Fear is one of the most powerful human emotions. But where does fear come from? It can come from being in real danger, like when a car is speeding right toward you, or when a sick (and seemingly contagious) person is in close proximity. Fear can also come from imagined danger, like uncertainty, the thought of what could happen if I say or do something that will offend others, or all the other “what ifs” that exist only in our minds.

Whether a fear is real or perceived, our response to it can go beyond the actual fear itself—it can take on a life of its own. Ben discussed some ways people deal with fear, such as avoidance, hiding, putting up a wall to remain comfortable, or keeping a distance from the situation. However, fear is not where Jesus wants us to be.

Isaiah 43:1
But now, O Jacob, listen to the Lord who created you. O Israel, the one who formed you says, “Do not be afraid, for I have ransomed you. I have called you by name; you are mine.”

This was not only a comforting promise to the Jewish nation in Biblical times but is also comforting for us today, because we too are created by the Lord. The phrase “do not be afraid” is mentioned 365 times in the Bible—the same number as there are days in a year. Coincidence? I think not.

Simply put, “fear not” because the barrier of fear is conquered by the resurrection. God made a way. He defeated evil so that we have nothing to fear.

Ephesians 2:17
He brought this Good News of peace to you Gentiles who were far away from him, and peace to the Jews who were near.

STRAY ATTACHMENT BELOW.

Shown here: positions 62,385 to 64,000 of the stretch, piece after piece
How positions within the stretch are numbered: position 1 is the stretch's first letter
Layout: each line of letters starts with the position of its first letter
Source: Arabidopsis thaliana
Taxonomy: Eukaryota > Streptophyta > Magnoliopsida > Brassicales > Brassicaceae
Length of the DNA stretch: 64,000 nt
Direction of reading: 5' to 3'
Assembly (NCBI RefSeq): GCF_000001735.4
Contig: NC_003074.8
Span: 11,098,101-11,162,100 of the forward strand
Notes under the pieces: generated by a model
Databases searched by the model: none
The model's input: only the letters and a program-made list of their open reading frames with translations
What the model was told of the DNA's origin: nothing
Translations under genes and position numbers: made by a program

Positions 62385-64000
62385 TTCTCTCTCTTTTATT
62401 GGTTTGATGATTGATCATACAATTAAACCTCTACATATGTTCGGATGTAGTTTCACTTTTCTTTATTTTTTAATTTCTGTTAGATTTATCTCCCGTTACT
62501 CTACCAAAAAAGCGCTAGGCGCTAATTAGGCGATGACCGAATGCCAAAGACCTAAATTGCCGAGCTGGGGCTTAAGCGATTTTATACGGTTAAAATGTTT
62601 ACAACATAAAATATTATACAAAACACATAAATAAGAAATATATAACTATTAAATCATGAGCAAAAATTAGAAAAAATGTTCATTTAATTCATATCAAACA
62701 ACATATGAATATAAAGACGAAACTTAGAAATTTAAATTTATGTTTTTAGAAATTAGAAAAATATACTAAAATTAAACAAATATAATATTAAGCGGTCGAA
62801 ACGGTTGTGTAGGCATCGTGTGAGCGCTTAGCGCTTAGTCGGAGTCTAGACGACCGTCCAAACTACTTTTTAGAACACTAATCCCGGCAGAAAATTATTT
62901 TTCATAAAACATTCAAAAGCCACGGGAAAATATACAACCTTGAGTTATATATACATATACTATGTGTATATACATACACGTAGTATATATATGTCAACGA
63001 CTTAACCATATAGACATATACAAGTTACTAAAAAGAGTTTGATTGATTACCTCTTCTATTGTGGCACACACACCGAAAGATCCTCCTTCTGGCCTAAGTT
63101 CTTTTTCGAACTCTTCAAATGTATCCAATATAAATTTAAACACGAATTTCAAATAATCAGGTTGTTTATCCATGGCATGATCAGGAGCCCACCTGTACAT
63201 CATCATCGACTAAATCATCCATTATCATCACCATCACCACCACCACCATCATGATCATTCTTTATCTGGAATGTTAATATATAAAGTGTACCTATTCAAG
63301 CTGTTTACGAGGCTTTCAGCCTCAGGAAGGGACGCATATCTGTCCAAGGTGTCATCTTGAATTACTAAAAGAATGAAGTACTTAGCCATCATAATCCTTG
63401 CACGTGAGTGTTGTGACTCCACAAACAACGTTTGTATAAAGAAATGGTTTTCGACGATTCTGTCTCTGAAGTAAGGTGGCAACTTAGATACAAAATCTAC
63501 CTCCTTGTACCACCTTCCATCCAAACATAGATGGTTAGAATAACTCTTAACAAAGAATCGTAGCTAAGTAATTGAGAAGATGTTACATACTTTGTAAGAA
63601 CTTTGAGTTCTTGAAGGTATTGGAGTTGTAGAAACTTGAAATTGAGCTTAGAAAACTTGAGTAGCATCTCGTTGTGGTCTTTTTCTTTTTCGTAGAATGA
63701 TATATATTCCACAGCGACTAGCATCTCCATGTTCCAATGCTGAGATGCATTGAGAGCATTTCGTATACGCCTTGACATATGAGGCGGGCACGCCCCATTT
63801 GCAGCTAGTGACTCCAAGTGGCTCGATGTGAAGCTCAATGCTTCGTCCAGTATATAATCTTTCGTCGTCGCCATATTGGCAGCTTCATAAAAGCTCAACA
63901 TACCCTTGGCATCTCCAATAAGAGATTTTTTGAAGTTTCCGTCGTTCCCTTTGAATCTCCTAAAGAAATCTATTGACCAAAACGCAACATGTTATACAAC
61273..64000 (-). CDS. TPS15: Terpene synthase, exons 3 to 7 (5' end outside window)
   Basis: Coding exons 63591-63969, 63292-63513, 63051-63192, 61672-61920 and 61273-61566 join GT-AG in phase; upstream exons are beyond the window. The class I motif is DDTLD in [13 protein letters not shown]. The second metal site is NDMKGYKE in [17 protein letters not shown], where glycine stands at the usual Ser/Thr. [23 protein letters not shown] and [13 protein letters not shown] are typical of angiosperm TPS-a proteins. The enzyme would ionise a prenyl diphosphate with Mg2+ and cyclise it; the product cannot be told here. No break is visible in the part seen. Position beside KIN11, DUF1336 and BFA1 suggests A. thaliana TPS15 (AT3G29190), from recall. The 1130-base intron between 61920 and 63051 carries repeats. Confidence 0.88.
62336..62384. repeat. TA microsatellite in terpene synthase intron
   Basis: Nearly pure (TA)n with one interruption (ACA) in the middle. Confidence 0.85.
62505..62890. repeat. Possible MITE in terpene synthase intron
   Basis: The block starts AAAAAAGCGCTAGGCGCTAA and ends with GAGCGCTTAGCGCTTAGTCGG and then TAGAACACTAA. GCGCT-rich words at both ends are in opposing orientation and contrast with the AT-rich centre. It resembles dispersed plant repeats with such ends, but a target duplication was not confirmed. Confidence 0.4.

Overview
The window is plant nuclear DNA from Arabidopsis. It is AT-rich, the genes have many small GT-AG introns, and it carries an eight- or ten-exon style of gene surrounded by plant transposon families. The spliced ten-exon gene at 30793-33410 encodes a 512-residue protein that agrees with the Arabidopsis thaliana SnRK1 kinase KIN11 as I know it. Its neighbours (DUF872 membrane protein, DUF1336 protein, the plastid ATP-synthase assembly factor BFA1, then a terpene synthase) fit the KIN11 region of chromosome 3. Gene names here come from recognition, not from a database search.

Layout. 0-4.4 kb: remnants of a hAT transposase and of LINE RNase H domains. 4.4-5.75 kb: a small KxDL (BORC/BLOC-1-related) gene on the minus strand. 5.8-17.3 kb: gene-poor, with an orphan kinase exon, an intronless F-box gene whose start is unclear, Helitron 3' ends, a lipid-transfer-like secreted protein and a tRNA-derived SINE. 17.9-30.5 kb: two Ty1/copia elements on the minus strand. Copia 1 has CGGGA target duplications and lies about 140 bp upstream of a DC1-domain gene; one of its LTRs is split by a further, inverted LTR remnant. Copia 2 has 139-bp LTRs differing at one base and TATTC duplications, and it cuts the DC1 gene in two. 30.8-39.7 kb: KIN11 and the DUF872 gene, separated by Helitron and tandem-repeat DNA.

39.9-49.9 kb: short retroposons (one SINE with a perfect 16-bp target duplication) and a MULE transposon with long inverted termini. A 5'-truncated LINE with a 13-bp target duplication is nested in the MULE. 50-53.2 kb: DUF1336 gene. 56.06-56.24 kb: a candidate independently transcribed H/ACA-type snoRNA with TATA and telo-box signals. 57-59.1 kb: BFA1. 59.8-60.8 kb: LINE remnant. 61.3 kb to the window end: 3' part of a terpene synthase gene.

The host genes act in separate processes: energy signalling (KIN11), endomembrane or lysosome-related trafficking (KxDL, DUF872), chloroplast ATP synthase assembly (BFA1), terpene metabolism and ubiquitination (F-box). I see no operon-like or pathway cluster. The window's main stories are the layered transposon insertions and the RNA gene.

God intervened and brought peace to Jews and Gentiles, and he does the same for us. This peace gives us the courage to step into difficult conversations and situations, and it removes the fear.

Questions:
How do you handle fear? Do you avoid it or face it? How does the way you handle fear affect your daily life?

Next Steps:
Think about a time you were faced with an imaginary fear. How did you respond? Now journal how you should have responded. Then mindfully meditate on Isaiah 43:1. Wholeheartedly believe that God created you in Jesus and redeemed you through grace.

Prayer:
Dear Father in heaven, thank you for sending your Son to perish on the cross for our sins. Thank you for all your promises, as a loving shepherd to all your sheep. Thank you for giving us the Holy Spirit to help us fight against fear. Thank you for creating all people in your image regardless of skin color. Please grant our nation the wisdom needed to break down the barriers of fear and live with racial unity. In your Son’s name we pray, amen.


This post was written by Jennifer Macke. Jenn has a son, daughter, granddaughter, and grandson, and she thanks God every day for them. She is enjoying retirement and feels blessed to be writing for LivingItOut. She was raised in an Evangelical Church, but her spiritual life awakened when she started attending CedarCreek.


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In Living Color(s) — The Great Divide

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I remember, as a child, not knowing I was brown until it was pointed out to me. I was maybe six years old and very confused! I didn’t see color at all! Ever since, that’s all I have been able to see—not in a negative way, but it is highlighted in everything. Babydolls, movies, TV shows, commercials … they all lack the same thing: color. The color I see every day.

Why is that?!

Fashion is based on the entire concept of color, yet the color that naturally drapes a person’s skin is somehow taboo or wrong in some sense. Is there a right color or a wrong color? Absolutely not. Because God made each and every color, and he makes no mistakes.